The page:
This newsletter portrays a very unfavorable picture of Bellerose teens. There’s one article entitled “War on hoodlums”, which, I guess, speaks pretty much for itself. It deals with getting community approval for better lighting and the fact that “strong action” was needed against the “troublemakers”. The youth are also called neighborhood punks, and vandals.  There is another article called “Danger: Open Manholes”. This has teenagers lifting manhole covers and playing dangerous “games” with passing cars. There’s also a personal piece, in the form of an anonymous letter, speaking harshly of the parents as well.  Obviously, this piece conveys a terrible example of the youth of the area. And that’s not how I remember it at all.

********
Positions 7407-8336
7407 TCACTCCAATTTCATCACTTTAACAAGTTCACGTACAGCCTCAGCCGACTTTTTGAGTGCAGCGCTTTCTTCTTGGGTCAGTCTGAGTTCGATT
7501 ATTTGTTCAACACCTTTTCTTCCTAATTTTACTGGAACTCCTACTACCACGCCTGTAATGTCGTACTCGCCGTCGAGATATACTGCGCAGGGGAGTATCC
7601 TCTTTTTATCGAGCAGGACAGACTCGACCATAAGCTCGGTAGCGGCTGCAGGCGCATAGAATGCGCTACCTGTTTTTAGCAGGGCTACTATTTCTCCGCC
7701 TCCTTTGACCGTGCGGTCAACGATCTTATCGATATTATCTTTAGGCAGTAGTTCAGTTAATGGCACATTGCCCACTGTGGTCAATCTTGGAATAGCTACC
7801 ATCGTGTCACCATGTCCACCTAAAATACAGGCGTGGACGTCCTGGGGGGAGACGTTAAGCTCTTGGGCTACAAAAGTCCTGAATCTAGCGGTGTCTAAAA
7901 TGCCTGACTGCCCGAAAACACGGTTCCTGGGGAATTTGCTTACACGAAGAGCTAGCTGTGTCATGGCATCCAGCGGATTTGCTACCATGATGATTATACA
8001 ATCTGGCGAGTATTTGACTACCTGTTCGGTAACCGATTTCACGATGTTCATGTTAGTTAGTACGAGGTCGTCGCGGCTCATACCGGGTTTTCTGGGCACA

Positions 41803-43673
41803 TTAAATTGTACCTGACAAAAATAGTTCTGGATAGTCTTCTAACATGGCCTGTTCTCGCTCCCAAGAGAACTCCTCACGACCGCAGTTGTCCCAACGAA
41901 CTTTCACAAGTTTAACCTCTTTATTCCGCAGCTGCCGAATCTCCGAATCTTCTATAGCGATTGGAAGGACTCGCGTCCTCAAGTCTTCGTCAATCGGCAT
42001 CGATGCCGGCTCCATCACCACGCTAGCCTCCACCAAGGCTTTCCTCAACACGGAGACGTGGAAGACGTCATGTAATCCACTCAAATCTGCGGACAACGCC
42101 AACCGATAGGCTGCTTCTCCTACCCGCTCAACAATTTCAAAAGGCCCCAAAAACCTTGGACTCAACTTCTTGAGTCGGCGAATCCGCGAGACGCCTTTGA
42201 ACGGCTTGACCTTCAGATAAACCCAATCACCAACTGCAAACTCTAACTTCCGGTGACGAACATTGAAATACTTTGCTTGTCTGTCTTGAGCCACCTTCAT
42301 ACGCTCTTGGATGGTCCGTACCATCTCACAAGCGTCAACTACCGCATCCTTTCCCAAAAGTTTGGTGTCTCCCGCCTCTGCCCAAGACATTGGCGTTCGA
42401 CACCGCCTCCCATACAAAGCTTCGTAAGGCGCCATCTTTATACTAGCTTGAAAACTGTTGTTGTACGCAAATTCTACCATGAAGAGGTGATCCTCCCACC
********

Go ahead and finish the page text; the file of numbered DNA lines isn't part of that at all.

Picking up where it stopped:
Possible connections between media and library policy? Well, I did say it was built and just waiting to open. It stood there, unopened since 1973-74, because of the city budget crisis at the time. According to the archive at the Central library, it was only after much effort by community activists that it finally opened on February 27, 1978. I’m not sure of the implications this causes. Perhaps community leaders painted the trouble teens as leverage for the library’s absolute necessity? I, personally, would prefer to show an image of successful teens as proof of library necessity.